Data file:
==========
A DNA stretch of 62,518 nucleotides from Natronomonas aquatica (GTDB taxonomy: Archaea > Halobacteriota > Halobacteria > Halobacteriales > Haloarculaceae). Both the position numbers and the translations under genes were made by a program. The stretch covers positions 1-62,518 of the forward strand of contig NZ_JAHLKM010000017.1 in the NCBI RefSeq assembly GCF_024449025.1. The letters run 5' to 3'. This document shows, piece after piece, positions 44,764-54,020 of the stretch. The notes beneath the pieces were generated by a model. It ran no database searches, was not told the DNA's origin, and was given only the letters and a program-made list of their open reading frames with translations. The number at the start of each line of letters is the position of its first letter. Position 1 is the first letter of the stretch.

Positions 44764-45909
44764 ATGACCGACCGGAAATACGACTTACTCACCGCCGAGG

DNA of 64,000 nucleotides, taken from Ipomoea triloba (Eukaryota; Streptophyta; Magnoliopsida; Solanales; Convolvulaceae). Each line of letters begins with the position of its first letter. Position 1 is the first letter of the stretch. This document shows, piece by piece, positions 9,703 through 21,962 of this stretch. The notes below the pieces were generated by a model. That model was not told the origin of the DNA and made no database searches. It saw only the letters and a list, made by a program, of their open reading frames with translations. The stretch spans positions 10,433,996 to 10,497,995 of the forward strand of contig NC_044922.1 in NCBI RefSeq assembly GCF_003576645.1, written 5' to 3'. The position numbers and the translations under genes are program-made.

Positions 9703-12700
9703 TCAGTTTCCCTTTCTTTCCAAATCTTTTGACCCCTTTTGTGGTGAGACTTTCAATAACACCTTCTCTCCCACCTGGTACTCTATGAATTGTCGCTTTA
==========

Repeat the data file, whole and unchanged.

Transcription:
A DNA stretch of 62,518 nucleotides from Natronomonas aquatica (GTDB taxonomy: Archaea > Halobacteriota > Halobacteria > Halobacteriales > Haloarculaceae). Both the position numbers and the translations under genes were made by a program. The stretch covers positions 1-62,518 of the forward strand of contig NZ_JAHLKM010000017.1 in the NCBI RefSeq assembly GCF_024449025.1. The letters run 5' to 3'. This document shows, piece after piece, positions 44,764-54,020 of the stretch. The notes beneath the pieces were generated by a model. It ran no database searches, was not told the DNA's origin, and was given only the letters and a program-made list of their open reading frames with translations. The number at the start of each line of letters is the position of its first letter. Position 1 is the first letter of the stretch.

Positions 44764-45909
44764 ATGACCGACCGGAAATACGACTTACTCACCGCCGAGG

DNA of 64,000 nucleotides, taken from Ipomoea triloba (Eukaryota; Streptophyta; Magnoliopsida; Solanales; Convolvulaceae). Each line of letters begins with the position of its first letter. Position 1 is the first letter of the stretch. This document shows, piece by piece, positions 9,703 through 21,962 of this stretch. The notes below the pieces were generated by a model. That model was not told the origin of the DNA and made no database searches. It saw only the letters and a list, made by a program, of their open reading frames with translations. The stretch spans positions 10,433,996 to 10,497,995 of the forward strand of contig NC_044922.1 in NCBI RefSeq assembly GCF_003576645.1, written 5' to 3'. The position numbers and the translations under genes are program-made.

Positions 9703-12700
9703 TCAGTTTCCCTTTCTTTCCAAATCTTTTGACCCCTTTTGTGGTGAGACTTTCAATAACACCTTCTCTCCCACCTGGTACTCTATGAATTGTCGCTTTA